puts "Number of path results: #{results.size}"
results.each do |r|
  # The 'value' of the result is a hash representation of the JSON result.
  puts "first label: #{r.value['labels'].first}"

  # Since we know this is a Path result, coerce it and use the Path object's methods.
  p = r.as_path
  puts "first label: #{p.labels.first}"

When a query has a simple result, the :value attribute of the result object contains the simple value rather than a hash.

results = session.execute_graph('g.V().count()')
puts "Number of vertices: #{results.first.value}"

Duration Graph Type

DSE Graph supports several datatypes for properties. The Duration type represents a duration of time. When DSE Graph returns properties of this type, the string representation is non-trivial and requires parsing in order for the user to really gain any information from it.

The driver includes a helper class to parse such responses from DSE graph as well as to send such values in bound paramters in requests:

# Create a Duration property in the schema called 'runtime' and declare that 'process' vertices can have this property.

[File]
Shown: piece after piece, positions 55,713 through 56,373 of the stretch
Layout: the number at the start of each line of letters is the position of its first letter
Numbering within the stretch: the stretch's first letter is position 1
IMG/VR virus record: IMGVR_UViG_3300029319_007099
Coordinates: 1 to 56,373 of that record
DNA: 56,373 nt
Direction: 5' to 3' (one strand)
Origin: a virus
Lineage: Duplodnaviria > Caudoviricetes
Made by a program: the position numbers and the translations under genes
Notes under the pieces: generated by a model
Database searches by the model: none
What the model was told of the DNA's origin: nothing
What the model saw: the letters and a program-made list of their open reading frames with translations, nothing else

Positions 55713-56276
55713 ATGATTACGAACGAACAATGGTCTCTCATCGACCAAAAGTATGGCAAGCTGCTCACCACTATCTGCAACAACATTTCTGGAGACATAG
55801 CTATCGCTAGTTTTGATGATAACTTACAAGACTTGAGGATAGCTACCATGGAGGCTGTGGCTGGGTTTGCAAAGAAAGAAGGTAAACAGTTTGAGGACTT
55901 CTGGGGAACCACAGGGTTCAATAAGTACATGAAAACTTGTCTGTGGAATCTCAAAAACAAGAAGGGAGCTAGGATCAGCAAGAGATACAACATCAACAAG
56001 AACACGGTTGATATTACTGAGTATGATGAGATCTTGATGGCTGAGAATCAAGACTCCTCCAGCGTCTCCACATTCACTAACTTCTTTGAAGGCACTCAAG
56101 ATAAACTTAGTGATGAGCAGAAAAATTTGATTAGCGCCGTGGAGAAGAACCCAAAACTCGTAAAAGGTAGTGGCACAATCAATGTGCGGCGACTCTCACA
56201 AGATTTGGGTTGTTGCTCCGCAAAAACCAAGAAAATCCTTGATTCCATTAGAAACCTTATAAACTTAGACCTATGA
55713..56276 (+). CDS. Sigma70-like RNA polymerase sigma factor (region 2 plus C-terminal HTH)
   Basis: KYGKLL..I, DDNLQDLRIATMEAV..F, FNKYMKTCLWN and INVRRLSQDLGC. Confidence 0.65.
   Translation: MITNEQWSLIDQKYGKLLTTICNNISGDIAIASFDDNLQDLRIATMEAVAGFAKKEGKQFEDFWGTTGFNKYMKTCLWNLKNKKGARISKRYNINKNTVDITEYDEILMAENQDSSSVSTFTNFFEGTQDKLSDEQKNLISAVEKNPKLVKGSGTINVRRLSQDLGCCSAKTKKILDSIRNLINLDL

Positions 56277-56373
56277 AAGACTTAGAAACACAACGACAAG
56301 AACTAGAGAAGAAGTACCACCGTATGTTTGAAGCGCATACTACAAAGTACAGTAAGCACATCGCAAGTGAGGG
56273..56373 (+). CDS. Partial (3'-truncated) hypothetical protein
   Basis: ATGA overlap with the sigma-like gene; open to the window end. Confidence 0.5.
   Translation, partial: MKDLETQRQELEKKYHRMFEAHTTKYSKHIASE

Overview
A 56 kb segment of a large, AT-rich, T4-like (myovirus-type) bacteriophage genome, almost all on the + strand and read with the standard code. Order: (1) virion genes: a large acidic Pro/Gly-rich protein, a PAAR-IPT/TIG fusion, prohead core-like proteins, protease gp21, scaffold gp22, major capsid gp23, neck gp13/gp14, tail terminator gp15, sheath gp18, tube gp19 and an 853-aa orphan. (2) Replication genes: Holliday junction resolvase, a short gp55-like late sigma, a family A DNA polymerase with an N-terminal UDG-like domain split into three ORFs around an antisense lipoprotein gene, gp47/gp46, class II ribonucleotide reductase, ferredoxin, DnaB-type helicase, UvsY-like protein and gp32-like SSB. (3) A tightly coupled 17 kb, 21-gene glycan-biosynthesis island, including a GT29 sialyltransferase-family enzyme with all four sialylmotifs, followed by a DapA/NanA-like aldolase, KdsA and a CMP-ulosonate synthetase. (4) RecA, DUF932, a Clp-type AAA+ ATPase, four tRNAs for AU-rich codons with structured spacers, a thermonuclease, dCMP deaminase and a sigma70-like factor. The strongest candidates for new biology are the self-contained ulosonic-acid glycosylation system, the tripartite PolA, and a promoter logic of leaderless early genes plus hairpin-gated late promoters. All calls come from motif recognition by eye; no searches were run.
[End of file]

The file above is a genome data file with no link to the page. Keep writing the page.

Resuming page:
schema.vertexLabel('process').properties('name', 'runtime').ifNotExists().create()")

# We want to record that a process ran for 1 hour, 2 minutes, 3.5 seconds.
runtime =, 1, 2, 3.5)
    "graph.addVertex(label, 'process', 'name', 'calculator', 'runtime', my_runtime);",
    arguments: {'my_runtime' => runtime})

# Now retrieve the vertex. Assume this is the only vertex in the graph for simplicity. 
v = session.execute_graph('g.V()').first
runtime = Dse::Graph::Duration.parse(v['runtime'].first.value)
puts "#{runtime.hours} hours, #{runtime.minutes} minutes, #{runtime.seconds} seconds"

Miscellaneous Features

There are a number of other features in the api to make development easier.

# We can access particular items in the result-set via array dereference
p results[1]

# Run a query against a different graph, but don't mess with the cluster default.
results = session.execute_graph('g.V().count()', graph_name: 'my_other__graph')

# Set an "expert" option for which we don't have a proper graph option.
# NOTE: Such options are not part of the public api and may change in a future
# release of DSE.
results = session.execute_graph('g.V().count()', graph_name: 'my_other__graph',
                                                 expert_options: {'super-cool-option' => 'value'})

# Create a statement object encapsulating a graph query, options, parameters,
# for ease of reuse.
statement ='g.V().limit(n)', {n: 3}, graph_name: 'mygraph')
results = session.execute_graph(statement)